• The main cause is aging.  With age the skin of the forehead becomes less elastic and gravity causes it to descend. It is fairly firmly attached at the top of the head, but more mobile over the forehead where the frontalis muscle allows the skin to move up and down with facial expression.  In time this skin gets stretched and has no place to go but down.
  • Weight loss can also cause drooping of the brows.  Heavier individuals develop a layer of fat under the forehead and brow skin, which when lost can lead to forehead droop.
  • Certain illness can cause loss of tissue elasticity and drooping brows.  Others cause damage to the nerves that innervate the forehead and brow muscles, such as Bell’s palsy or facial nerve injury. The brow and forehead droop

What are the main ways it is treated?  With my patients I like to divide the treatments into good, better and best.

  • Good: Direct brow lift will raise the brows very well.  It involves an incision above the brow hairs full thickness and removal of a strip of skin.  The brow is then raised with heavy sutures stitched from the deep skin below the hairs into the muscle and covering of the bone up higher.  Its biggest drawback is the scarring it can produce.  A man with very bushy eyebrows may be able to hide the long linear scars, but in most they are very apparent, even after months of healing.  The shape of the brow often tends to be more rounded, which looks fine in a woman, but unusual in men.
  • Better: Newer techniques are being used to raise the brows, either through small incisions above the brow hairs, or through the upper eyelid incision used in blepharoplasty.  These techniques, call browpexy, essentially just raise the brow height with sutures without removing skin or shifting underlying tissue planes.  They produce relatively smaller scars, but generally aren’t as powerful and tend to regress quickly.  I do think they are better than direct brow lift, however, due to their less noticeable scarring.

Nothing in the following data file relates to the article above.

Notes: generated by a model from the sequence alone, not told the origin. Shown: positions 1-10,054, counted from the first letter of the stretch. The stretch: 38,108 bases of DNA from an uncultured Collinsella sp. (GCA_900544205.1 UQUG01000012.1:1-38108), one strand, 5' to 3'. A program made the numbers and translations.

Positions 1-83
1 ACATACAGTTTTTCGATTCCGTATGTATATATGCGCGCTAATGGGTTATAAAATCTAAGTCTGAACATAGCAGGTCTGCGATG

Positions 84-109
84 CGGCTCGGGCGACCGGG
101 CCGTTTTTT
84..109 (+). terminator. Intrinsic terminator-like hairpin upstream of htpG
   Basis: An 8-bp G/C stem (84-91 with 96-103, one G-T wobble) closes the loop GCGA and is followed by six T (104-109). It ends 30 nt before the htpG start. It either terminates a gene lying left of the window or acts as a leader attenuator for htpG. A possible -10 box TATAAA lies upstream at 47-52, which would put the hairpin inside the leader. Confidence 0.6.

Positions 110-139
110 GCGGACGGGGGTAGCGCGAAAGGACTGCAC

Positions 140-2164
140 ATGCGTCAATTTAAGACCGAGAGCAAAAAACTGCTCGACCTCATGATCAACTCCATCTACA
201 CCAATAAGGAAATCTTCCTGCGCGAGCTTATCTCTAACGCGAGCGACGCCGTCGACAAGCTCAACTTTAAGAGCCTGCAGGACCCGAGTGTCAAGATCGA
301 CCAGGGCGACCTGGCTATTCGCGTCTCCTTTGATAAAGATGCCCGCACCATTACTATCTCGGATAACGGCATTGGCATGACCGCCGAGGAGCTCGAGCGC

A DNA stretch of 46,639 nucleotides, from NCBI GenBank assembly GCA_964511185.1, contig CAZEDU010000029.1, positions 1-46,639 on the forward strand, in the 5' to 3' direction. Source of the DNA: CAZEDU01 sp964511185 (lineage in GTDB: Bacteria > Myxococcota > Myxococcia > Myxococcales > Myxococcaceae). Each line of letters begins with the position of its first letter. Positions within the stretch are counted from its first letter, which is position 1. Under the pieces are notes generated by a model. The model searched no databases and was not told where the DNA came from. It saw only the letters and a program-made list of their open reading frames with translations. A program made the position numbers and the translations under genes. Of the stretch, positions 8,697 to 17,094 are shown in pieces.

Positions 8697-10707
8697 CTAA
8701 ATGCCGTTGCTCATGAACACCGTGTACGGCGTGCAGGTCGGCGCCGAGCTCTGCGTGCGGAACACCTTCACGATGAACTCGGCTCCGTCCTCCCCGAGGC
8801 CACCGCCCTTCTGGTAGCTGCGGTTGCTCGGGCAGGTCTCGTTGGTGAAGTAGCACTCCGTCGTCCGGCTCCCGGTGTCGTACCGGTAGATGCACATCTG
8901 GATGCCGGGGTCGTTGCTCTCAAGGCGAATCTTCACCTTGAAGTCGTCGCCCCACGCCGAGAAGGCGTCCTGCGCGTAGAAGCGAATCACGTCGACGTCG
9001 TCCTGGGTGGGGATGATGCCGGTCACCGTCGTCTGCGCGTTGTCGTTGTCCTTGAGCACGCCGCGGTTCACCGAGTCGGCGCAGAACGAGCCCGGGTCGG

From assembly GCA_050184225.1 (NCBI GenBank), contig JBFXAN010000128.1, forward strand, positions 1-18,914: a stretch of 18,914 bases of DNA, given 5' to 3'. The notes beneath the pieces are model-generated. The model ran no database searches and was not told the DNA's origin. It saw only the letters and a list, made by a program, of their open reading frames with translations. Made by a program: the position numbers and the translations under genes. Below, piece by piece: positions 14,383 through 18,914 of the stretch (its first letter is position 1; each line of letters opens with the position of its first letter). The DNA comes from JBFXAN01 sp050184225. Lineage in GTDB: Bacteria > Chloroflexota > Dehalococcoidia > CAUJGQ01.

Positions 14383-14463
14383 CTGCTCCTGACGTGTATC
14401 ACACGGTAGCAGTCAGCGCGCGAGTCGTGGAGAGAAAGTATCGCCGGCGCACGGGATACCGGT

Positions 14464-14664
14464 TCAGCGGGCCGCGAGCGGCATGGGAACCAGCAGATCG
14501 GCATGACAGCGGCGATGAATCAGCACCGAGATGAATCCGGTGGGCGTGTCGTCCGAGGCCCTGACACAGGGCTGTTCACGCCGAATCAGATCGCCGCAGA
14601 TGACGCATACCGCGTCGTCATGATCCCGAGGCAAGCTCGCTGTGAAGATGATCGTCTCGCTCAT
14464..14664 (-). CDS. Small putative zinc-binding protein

• Best: Moving the entire forehead, or a large portion of it, will give the longest lasting, best looking brow lift.  This can be done in several different ways, some which involve raising the hairline and others that are remove a portion of skin, leaving the hairline intact.
    Brow lift and upper eyelid blepharoplasty

    Patient who wanted a conservative brow lift and eyelid lift due to skin blocking his vision

    How do the methods of forehead elevation differ and which is best?

    • The median forehead lift involves making an incision across the entire forehead through a deep crease (if you’ve got one), removing a strip of skin, and suturing up the forehead and brows in similar fashion to the direct brow lift.  The scar can be noticeable, but in the right person is a good choice.
    • Endoscopic brow lift is my method of choice for forehead elevation. It involves making 3-5 incisions behind the hairline through which instruments are introduced to elevate the skin off of the forehead down to the brow area.  A camera is used to directly visualize the dissection around the brows to avoid damaging the nerves and blood vessels in this area, and to partially remove the muscles of the brow which cause the furrow above your nose (think of it as permanent Botox).  A portion of skin can be removed above and behind the ear to create lift in an outward/upward direction as well.  The forehead tissues are then fixated in a higher position using either a suture and screw or a resorbable fixation device called an endotine.  I was recently introduced to absorbable screws (Lactosorb) combined with sutures and find this to be  a very stable method of fixation that can’t be easily undone by a patient not properly caring for the tissue flap after surgery.
    • A pretrichial (meaning in front of the hairline) lift involves an irregular incision along the hairline with a portion of the forehead skin removed.  This gives a great forehead lift without raising the hairline.  It can cause noticeable scarring and works best for someone who has thicker hair and wears it forward.
    • The supposed “gold standard” forehead lift is the coronal lift.  This involves an incision from ear to ear over the top of the head, with dissection down over the forehead and brows and  removal of a portion of the scalp and hair.  Many plastic surgeons swear by this procedure, and in actuality it is the most long lasting along with the pretrichial lift, but it requires a large amount of skin removal, a large scar which is often noticeable even in thick haired people, it causes numbness of the scalp behind the incision, and it can dramatically raise the hairline.

    Forehead and brow lifting can make a dramatic improvement to a tired appearing face.  Of all the procedures I perform, this procedure leaves patients the most satisfied as it so dramatically improves their visual field and appearance.  If you have further questions or think you might be a candidate, give our office a call or email me directly at [email protected].